SEC Charges 11 Individuals in $300M Crypto Ponzi Scheme Forsage

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Crypto Regulation
SEC Charges 11 Individuals in $300M Crypto Ponzi Scheme Forsage

The SEC has filed charges against the team behind Forsage, alleging that they ran a crypto pyramid and Ponzi scheme, which may have resulted in losses for investors totaling more than $300 million globally.

SEC Charges Group Behind $300M Crypto Ponzi Scheme

The Securities and Exchange Commission (SEC) has charged 11 people with allegedly developing and promoting a fraudulent crypto pyramid and Ponzi scheme that garnered more than $300 million from retail investors.

According to the SEC, Forsage was launched in January 2020 and claimed to enable investors to join in lucrative deals facilitated by smart contracts operating on the Ethereum, Tron, and Binance blockchains.

However, the agency said in a statement released on Monday that investors profited by recruiting others into the scheme. Forsage is also accused of using assets from new investors to pay off prior investors, which is a hallmark of a Ponzi scheme.

The SEC complaint charges Forsage founders Vladimir Okhotnikov, Lola Ferrari, Mikhail Sergeev, and Sergey Maslakov, all of whom were last known to be in Russia, the Republic of Georgia, or Indonesia. In addition, the complaint charges three US-based promoters involved with promoting the platform on its website and social media, in addition to several members of Crypto Crusaders, a group operating in five states that advertised the scheme.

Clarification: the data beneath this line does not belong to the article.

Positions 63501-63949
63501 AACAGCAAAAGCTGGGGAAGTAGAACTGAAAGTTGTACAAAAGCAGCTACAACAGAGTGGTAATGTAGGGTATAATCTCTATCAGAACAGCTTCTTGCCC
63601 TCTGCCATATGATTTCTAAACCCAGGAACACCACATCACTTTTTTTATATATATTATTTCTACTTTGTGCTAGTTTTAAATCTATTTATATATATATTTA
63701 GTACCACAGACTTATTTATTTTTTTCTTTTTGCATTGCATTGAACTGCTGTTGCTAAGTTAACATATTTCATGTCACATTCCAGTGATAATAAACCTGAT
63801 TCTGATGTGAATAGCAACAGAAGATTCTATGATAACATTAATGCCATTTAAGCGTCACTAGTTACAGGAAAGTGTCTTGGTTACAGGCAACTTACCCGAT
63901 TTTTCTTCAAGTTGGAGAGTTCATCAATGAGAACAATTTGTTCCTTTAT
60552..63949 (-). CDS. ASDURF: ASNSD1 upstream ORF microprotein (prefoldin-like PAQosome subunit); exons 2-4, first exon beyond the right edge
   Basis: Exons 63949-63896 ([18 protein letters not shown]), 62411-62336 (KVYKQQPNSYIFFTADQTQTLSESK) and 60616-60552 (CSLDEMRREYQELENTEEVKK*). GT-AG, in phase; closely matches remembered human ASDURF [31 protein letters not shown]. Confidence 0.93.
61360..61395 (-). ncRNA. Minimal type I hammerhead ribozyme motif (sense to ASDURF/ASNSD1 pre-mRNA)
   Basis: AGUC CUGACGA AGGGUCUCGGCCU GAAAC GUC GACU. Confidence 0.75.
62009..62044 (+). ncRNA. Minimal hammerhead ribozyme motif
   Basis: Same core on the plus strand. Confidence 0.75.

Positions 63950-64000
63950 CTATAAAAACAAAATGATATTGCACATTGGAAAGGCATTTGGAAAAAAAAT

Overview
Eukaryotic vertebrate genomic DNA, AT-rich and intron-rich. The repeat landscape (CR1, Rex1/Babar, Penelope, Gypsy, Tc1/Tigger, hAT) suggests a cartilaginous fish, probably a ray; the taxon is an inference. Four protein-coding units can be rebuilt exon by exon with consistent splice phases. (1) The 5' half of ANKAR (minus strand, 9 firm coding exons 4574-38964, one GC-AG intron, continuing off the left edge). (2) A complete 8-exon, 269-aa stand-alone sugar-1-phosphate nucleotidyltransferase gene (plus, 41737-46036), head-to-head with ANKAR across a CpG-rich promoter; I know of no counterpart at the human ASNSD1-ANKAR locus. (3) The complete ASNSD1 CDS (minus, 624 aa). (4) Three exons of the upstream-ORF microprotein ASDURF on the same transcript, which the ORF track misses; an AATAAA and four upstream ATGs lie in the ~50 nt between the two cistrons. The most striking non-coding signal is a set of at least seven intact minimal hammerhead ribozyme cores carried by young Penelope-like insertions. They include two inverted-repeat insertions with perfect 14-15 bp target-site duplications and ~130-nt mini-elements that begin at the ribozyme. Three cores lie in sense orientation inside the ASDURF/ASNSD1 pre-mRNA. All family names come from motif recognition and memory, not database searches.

“As the complaint alleges, Forsage is a fraudulent pyramid scheme launched on a massive scale and aggressively marketed to investors,” said Carolyn Welshhans, Acting Chief of the SEC’s Crypto Assets and Cyber Unit. “Fraudsters cannot circumvent the federal securities laws by focusing their schemes on smart contracts and blockchains.”

Both the SEC of the Philippines and the Commissioner of Securities and Insurance of Montana issued a cease-and-desist order against Forsage in September 2020 and March 2021, respectively. But, according to the SEC, the defendants denied the charges in YouTube videos and allegedly continued the scheme.

Ripple is also involved in a lengthy legal battle with the financial watchdog. 

Forsage’s YouTube channel, which is still active, asserts that its members have made “700,000 in Ethereum,” “1,700,000 in TRON,” and $57 million in stablecoin Binance USD. A video advertising a “new launch” was released 11 days ago.

The action filed by the SEC seeks injunctive relief, as well as disgorgement and civil penalties.

Two of the defendants, Samuel Ellis of Kentucky and Sarah Theissen of Wisconsin, consented to settle the accusations. According to the SEC, Ellis consented to pay disgorgement and civil penalties, while Theissen would be required to pay disgorgement and civil penalties.

SEC Crackdown on Crypto Players and Firms

The SEC has recently become more involved in crypto law enforcement. Along with the Justice Department, the regulator recently charged a former Coinbase employee with insider trading. It has also accused Coinbase of allowing securities to be listed on its platform.

Furthermore, SEC Chair Gary Gensler stated last week that cryptocurrency exchanges should be regulated in the same way that securities exchanges are, claiming that there is “no difference” between the two.

However, the agency’s approach has not been well received in the crypto sector, with several industry leaders, lawmakers, and other regulators constantly slamming it for “regulating by enforcement.”

Rony Roy

Rony Roy is an electrical engineer turned tech author in the Cryptocurrency space. He got block-chained in 2012 and fell in love with tech and its use-cases and has been writing his way through innovations in this emerging sector. Over the years, he has worked with multiple Blockchain projects and premier cryptocurrency exchanges both national and international.